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Snow and avalanche 2017/18

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[quote="offpisteskiing"]
davidof wrote:
offpisteskiing wrote:
davidof wrote:
It's #snowmaggedon this morning in the Rhone-Alpes


Hey Simon (and Ste Foy Steve) can't you help Alain Duclos with his translations? I'll do a bit but 6 videos is a lot.


Yes am in touch with him about some other stuff anyway... Its a time thing though - I have a backlog already on the admin front...!


I'd have thought Mark T was the guy really?
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@ise, your reasoning being?
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better french than me Happy and he ran the thing at Tignes last week with Alain
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ps I noticed you were there.
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The pisteurs at the 7 laux were able to get some results from their control work on Saturday.

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ise wrote:
he ran the thing at Tignes last week with Alain
in fairness (and with all due respect to Mark who did a great job getting the day organised) Mark organised the day and booked Alain etc, but it was Alain who delivered the training.
On which note I can highly recommend Alain's training - if anyone on here gets the chance to spend some time with him it is well worth it, I have spent 3 or 4 days now over the last few years with him and he is a mine of information and ideas, as well as some very useful concepts relating to group management in avalanche terrain.


@davidof not surprised to see that! Definitely much care needed currently, though it seems (and as last weekends incidents backed up) that lots of people seem to be in 'open season' mode...
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@davidof, thanks, I don't think I'll be up there on skis any time soon 😯
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Report of a skier triggered slab at le Tour on Saturday, one skier taken, shocked but unhurt but lost a ski. The crown was 70cm deep maximum, with the debris 1.5 meters deep.

https://www.camptocamp.org/xreports/949892/fr/declenchement-plaque-cirque-de-vormaine-le-tour

Note the comment from the skier
Quote:

Lack of awareness: strong wind from the north east, visible snow tranport, signals clearly ignored, bad interpretation, tricked by what appeared to be easy conditioins and a hard snow slab formed during the snowfall during the previous two days.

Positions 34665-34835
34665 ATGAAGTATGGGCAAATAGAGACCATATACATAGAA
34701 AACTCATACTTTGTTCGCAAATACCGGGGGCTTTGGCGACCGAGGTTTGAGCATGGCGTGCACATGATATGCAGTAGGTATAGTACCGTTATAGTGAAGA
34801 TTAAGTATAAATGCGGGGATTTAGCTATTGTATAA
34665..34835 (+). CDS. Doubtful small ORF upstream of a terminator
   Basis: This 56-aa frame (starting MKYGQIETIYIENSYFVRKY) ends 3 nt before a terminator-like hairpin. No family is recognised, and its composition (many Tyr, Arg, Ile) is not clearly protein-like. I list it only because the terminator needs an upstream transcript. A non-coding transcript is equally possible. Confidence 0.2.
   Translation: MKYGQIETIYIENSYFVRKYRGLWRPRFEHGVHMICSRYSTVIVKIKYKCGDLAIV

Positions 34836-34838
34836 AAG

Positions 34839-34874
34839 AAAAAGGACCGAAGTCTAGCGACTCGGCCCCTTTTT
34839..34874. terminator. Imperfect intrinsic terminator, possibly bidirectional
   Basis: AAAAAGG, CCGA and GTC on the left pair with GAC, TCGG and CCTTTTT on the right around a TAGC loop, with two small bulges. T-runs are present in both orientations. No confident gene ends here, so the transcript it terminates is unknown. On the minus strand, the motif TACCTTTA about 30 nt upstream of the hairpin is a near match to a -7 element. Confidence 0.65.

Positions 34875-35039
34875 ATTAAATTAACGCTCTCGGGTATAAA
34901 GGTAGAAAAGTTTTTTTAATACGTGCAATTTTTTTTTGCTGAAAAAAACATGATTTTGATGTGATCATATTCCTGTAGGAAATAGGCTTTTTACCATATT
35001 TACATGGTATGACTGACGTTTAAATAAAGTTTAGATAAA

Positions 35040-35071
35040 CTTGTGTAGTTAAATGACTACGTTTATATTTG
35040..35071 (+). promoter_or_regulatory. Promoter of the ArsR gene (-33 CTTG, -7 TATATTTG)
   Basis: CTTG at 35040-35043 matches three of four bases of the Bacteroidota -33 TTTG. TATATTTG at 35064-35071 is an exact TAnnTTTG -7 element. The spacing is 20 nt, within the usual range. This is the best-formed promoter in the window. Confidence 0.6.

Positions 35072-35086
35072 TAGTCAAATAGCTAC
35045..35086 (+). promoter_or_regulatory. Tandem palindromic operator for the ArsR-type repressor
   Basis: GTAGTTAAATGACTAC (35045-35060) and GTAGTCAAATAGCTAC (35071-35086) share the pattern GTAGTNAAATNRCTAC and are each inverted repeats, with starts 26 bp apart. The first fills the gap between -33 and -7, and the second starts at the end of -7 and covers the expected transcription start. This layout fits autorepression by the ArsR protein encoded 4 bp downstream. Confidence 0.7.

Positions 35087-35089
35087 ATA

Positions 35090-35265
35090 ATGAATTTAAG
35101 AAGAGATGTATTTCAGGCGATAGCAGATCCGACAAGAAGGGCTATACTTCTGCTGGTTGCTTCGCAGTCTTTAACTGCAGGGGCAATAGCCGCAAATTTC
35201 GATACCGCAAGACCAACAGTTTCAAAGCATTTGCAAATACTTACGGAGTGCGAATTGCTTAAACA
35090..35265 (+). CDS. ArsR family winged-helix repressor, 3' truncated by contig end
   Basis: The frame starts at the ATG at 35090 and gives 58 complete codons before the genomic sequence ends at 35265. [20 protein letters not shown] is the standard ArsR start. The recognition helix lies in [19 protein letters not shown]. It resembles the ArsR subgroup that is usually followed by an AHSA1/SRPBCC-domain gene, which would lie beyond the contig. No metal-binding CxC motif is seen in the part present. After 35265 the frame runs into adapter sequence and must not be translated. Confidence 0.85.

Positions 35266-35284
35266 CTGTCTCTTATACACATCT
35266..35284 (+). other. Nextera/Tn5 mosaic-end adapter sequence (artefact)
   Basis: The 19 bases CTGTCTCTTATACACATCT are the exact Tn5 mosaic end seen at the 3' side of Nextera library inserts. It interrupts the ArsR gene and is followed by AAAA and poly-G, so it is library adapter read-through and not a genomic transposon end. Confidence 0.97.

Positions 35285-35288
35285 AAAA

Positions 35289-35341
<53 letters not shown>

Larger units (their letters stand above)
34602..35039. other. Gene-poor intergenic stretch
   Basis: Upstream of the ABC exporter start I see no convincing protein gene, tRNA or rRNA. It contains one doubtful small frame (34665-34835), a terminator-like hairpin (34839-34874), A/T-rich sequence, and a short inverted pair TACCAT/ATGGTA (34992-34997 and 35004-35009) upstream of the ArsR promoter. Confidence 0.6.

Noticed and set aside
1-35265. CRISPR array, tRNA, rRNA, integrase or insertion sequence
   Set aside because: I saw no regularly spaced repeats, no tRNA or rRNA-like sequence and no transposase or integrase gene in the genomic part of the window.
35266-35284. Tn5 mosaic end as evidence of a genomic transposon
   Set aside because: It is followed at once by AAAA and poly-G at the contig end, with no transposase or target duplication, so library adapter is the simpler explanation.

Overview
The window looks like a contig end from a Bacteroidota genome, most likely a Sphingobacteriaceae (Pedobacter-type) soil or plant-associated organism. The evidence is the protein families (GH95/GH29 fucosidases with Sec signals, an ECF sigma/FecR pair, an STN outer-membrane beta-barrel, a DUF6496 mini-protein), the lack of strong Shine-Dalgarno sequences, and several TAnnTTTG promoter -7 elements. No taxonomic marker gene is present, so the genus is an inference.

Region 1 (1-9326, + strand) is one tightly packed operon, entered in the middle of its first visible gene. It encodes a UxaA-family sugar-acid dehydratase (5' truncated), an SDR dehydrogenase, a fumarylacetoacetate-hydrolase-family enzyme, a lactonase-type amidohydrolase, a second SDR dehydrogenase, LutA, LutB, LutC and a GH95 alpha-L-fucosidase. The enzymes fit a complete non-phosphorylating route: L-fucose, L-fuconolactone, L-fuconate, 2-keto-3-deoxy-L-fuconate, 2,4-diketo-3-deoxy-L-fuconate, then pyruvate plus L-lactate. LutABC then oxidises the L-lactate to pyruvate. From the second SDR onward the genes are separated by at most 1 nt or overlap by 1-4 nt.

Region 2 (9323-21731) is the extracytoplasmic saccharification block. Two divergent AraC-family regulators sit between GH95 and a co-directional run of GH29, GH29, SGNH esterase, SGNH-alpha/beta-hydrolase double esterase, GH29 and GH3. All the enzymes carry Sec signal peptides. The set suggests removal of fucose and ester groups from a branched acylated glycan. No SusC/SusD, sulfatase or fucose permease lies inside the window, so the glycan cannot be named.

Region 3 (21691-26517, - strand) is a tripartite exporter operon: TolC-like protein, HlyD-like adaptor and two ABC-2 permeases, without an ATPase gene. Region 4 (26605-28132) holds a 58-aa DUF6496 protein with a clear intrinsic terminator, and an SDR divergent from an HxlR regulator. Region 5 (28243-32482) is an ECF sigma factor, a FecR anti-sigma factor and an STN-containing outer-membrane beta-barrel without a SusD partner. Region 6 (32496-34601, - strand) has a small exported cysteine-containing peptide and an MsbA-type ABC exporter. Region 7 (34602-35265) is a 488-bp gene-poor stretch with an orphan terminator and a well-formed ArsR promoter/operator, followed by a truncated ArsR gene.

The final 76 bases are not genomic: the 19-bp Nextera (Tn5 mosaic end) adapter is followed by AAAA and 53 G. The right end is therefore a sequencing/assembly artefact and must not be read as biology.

This is why I've been banging on about the snow transport for the last week or so.
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We know a bit more about the Chartreuse avalanches. The Dent de Crolles incident was almost certainly a small slab that destabilized the skier and took him over cliffs. The route (which I've done dozens of times myself) is extremely exposed and is a no fall zone in the crux.

The Pas du Loup / Petit Som avalanche the skiers were equipped (yet again) with airbags. It seems possible that in the poor visibility they didn't see the slide and were unable to trigger them. Excess of confidence due to equipment and familiarity with the terrain. Navigation error due to the poor visibility which led them onto the avalanche prone slopes? They were climbing on a route known to frequently avalanche under the conditions we saw this week.

In all three cases we are talking about skiers with many years of experience. Jean-Luc Cheynel had been ski touring since 1975, frequently logging 70,000 meters in a season.
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Seems like the Bavarian situation is similar to the French Alps. The avalanche service issued a press release warning of considerable risk above the tree line. Here is a machine translation of their page

https://translate.googleusercontent.com/translate_c?depth=1&hl=en&prev=search&rurl=translate.google.fr&sl=de&sp=nmt4&u=http://www.lawinenwarndienst-bayern.de/lageberichte/&usg=ALkJrhhGFDC6FWsVl1qSSnyg7NJ6zAUWzQ
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Similar in Tirol too, with 20-40 (more in certain spots) cm falling over night and transported by heavy winds - in many places forming slabs on top of surface hoar from the last few cold clear days.

https://lawine.tirol.gv.at/en/home/bulletin/

Snow on south facing slopes was transforming fairly quickly today, and with tomorrow due to be warmer there'll be an increased risk of wet slides and gliding avalanches on grassy slopes.
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Lozere in France, not much snow, and what there is, is airborn

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An avalanche on the extremely steep north face of Baqueira-Beret (Spanish Pyrenees) today, in which a skier was rescued by helicopter after being swept down by a small slab avalanche. He escaped with broken vertibrae and a fractured coccyx.[1] Without further details it's hard to know what really happened, but I would have said that that would be a no-fall zone given the amount of exposed rock at the moment, so it's surprising that he came away so lightly.

Crazy to have been skiing there, IMO. There is avalanche activity everywhere, both induced and natural. Again, it's the snow transport that is the problem rather than the depths; the snow from last weekend didn't bind especially well, and was very powdery thanks to the low temperatures which meant that it is getting blown around very easily.

With more snow due this weekend, it's a cracking start to the season on the northern side of the Pyrenean range, but also a somewhat dangerous one at the moment.

[1] https://www.nevasport.com/noticias/art/52474/Rescatados-dos-esquiadores-fuera-de-pista-en-Baqueira/
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@Pyremaniac, Is that by the Marconi line ?
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Vinyeta, actually; but more or less the same thing. (All way beyond my current pay grade, on both board and skis!) You can get a good idea of the terrain from the fourth of my latest photos on the Pyrenees thread (right-hand side of the photo). It seems that the circumstances are rather controversial, and so I prefer not to comment further on the hearsay that I've come across. Suffice to say: be careful, be respectful, be aware.


Last edited by Otherwise you'll just go on seeing the one name: on Wed 6-12-17 20:22; edited 1 time in total